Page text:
But most of all I recall the basement, and there I remember being stationed for what seemed a very long time. The place had all the welcome of a Victorian urinal. There was a strange smell in the basement that I cannot define, and that I've never smelt anywhere else but I can quite ever stop smelling even now so many years later.
If, by some fluke, you found the book you were looking for, or discovered a book that had never occurred to you before (I remember one I found all about snails, a tremendous book) and you went to buy it then the confusion grew worse. You had to take it to one counter where a chit would be written for you and the book taken from you and then you had to go to a different counter (often a long way away) to buy the book, then you had to return to the first counter with your stamped chit which would be inspected and only then would you be reunited with your book (now yours) and then you merely had to find the way out and the pair of you (you and your book) were free again, were liberated. It seemed actually that Foyles so loved their books that they hated to part with them.
And yet beyond the chaos there was still a certain understanding of books, even a passion for them. It was an adventure being there, it was idiosyncratic, infuriating but wonderful. We talked about books with great excitement, I first read Haruki Murakami and Mervyn Peake there. The employees were a very varied army of people who knew they wouldn't be staying long (most of the jobs were not permanent, you were told that you would only be employed for a limited period of time) and those rarer people who did stay there longer looked somehow connected to the place as if they may have lost their organs somewhere between the bookshelves and hoped one day to find them. Of all the bookshops I have ever known Foyles is the one that most recalls the one in which the young Doktor Kien in Elias Canetti's Auto da Fe is deliberately lost in as a child. He loved books and yearned to spend a night with them. To him books were somehow alive, you always felt that in Foyles.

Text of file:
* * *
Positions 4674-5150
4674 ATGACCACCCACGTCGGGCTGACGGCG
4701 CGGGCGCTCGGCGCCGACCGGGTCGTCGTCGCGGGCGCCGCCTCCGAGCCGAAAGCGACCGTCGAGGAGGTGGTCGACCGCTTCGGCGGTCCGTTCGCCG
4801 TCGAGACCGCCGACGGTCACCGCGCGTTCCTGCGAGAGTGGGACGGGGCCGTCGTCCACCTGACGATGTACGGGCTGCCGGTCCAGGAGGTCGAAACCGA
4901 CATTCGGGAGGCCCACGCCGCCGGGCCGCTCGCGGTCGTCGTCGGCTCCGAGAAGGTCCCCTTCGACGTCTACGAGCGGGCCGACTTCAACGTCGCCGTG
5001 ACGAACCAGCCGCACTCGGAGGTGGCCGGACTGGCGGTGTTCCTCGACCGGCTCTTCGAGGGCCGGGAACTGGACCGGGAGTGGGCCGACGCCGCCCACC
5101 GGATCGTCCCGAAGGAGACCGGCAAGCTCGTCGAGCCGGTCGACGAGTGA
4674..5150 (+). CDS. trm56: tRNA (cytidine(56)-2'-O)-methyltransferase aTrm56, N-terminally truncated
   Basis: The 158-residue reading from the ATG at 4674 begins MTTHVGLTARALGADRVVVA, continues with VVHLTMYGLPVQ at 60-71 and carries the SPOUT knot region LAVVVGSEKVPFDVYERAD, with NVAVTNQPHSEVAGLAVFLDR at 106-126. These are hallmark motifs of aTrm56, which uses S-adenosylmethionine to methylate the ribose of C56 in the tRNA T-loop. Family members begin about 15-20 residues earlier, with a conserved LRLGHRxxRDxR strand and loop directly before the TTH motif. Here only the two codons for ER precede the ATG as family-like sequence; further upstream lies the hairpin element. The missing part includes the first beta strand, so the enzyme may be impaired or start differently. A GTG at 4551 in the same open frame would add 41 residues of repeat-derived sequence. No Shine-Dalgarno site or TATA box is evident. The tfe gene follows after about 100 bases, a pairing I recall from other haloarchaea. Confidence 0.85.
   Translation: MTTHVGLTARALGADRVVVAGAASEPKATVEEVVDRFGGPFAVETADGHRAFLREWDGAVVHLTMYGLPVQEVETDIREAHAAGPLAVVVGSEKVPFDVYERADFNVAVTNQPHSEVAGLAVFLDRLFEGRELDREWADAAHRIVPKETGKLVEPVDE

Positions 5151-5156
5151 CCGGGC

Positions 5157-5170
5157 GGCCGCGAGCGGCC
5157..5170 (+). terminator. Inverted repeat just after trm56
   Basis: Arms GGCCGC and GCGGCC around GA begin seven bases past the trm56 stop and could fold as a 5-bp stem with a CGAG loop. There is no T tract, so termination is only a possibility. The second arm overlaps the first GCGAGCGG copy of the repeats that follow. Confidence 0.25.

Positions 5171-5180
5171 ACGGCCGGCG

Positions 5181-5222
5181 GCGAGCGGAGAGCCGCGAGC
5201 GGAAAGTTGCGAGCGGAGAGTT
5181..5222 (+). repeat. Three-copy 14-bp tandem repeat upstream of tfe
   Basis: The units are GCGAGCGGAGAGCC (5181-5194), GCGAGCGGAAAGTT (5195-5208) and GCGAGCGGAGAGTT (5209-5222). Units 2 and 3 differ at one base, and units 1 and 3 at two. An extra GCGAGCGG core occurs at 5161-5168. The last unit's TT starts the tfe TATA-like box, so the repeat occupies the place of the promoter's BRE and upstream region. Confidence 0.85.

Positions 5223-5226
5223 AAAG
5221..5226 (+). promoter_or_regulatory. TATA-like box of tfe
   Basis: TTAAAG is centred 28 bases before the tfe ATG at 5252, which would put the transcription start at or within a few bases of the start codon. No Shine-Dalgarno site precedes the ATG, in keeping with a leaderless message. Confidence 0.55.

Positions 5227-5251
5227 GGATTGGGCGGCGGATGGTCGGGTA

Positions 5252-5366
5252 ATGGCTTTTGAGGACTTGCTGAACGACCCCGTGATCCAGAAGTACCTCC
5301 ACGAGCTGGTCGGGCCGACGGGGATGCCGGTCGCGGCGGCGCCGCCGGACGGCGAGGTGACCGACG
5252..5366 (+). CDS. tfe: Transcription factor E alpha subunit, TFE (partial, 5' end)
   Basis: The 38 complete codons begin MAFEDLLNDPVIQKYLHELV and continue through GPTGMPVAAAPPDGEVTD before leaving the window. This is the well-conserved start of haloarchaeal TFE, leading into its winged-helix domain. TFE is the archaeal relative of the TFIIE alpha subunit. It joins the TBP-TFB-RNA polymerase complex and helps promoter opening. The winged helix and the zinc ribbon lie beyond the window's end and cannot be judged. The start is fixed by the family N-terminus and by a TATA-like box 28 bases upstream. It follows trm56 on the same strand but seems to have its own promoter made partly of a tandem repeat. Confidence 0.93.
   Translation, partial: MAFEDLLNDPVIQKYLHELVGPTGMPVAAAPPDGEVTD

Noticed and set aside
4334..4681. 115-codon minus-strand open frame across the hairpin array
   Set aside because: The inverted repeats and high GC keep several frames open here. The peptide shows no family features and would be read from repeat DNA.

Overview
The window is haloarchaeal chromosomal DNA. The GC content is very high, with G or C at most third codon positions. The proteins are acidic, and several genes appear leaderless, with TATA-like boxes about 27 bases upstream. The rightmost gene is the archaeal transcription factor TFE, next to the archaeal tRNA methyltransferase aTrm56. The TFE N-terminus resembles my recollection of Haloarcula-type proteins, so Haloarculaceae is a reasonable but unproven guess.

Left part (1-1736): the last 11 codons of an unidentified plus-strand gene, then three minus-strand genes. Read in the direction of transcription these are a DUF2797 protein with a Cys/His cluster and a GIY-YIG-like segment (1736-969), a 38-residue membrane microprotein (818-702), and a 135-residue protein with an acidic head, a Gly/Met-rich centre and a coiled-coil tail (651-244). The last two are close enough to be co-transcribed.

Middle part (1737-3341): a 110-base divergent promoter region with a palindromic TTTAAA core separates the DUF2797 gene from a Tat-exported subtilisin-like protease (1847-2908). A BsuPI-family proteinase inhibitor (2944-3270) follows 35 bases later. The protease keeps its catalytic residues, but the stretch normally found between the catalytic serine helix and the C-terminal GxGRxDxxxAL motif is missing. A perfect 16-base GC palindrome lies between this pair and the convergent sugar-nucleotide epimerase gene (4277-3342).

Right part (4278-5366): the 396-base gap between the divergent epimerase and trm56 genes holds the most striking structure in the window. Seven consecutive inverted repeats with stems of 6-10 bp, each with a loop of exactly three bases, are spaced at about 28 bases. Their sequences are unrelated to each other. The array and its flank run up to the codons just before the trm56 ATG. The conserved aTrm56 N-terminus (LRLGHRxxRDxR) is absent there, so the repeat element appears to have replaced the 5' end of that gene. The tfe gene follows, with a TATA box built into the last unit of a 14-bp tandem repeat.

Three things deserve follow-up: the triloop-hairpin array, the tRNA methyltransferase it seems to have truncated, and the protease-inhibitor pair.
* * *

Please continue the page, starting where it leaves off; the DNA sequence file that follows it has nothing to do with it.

Now Foyles has new books and a new home. In the new premises, books breathe in light. In general there is a feeling of lightness and legibility. But still - perhaps leading from the dance floor saved from Central St Martins - a real feeling of both past and future, it's a clean space, still holding on to its old eccentricities; you may still buy a stethoscope there, it still has the sheet music, though now the collection is entirely ordered. It feels like an individual place, it has an identity, but stands proud, it probably still has many secrets amongst it books. It feels related to the old building, a handsome younger giant to the old rusting behemoth. The books are talking to each other again, they whisper through a spine of light in the centre of the store. The whole place is fresh and bright, and a reader there is free to journey among all the clear streams of books; it flows now where before it seemed made up of dead ends. It still holds the character of the old Foyles, but now feels young and alive, full of hope and excitement. A new place to get lost.